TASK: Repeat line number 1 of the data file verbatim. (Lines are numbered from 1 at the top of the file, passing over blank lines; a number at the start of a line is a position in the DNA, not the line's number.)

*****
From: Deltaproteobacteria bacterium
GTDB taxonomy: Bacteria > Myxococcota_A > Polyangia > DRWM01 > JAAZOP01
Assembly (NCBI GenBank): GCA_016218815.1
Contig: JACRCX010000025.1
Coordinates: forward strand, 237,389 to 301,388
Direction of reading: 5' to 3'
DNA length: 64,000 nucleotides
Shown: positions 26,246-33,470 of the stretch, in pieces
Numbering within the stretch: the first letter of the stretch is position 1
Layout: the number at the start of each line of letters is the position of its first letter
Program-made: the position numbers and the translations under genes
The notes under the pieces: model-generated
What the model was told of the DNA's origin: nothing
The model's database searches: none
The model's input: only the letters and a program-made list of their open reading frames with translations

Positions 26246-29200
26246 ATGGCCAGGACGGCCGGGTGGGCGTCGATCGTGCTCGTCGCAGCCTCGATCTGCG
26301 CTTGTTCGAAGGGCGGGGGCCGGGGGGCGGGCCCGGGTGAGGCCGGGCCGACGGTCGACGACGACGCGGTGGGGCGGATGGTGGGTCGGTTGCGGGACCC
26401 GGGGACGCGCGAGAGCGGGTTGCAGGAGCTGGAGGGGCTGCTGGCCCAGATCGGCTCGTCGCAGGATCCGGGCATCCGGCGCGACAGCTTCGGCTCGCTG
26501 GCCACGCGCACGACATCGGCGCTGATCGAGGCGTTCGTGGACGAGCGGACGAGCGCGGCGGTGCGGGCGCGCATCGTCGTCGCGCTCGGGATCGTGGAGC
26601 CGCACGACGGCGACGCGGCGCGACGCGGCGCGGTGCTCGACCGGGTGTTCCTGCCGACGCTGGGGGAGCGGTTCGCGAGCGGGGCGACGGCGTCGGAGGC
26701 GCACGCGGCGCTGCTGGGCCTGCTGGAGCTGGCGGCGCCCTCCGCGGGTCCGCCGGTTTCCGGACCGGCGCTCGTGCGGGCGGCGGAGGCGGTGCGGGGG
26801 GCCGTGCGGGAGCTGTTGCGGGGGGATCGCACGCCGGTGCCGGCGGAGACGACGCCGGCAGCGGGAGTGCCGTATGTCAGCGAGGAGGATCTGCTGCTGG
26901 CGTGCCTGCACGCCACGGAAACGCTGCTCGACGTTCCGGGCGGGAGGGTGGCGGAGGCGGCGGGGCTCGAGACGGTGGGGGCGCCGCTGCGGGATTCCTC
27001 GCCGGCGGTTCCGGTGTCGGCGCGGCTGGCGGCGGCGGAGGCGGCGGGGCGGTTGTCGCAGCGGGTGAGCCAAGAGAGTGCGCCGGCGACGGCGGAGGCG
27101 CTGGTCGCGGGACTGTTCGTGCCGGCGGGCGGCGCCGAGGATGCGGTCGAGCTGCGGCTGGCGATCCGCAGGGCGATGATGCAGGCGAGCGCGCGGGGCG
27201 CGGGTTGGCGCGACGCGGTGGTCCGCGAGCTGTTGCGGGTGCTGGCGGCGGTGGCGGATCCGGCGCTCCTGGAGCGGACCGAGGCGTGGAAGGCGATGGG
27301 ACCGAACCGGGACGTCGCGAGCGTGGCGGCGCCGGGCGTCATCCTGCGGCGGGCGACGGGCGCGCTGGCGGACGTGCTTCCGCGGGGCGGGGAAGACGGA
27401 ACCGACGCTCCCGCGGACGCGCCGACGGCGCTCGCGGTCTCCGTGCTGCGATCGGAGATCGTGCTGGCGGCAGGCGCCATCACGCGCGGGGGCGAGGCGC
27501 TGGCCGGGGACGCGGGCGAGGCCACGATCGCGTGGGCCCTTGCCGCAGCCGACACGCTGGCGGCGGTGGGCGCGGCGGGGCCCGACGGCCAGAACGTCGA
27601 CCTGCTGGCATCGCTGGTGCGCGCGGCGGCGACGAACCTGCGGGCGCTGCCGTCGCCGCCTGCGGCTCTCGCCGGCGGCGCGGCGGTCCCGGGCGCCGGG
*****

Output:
From: Deltaproteobacteria bacterium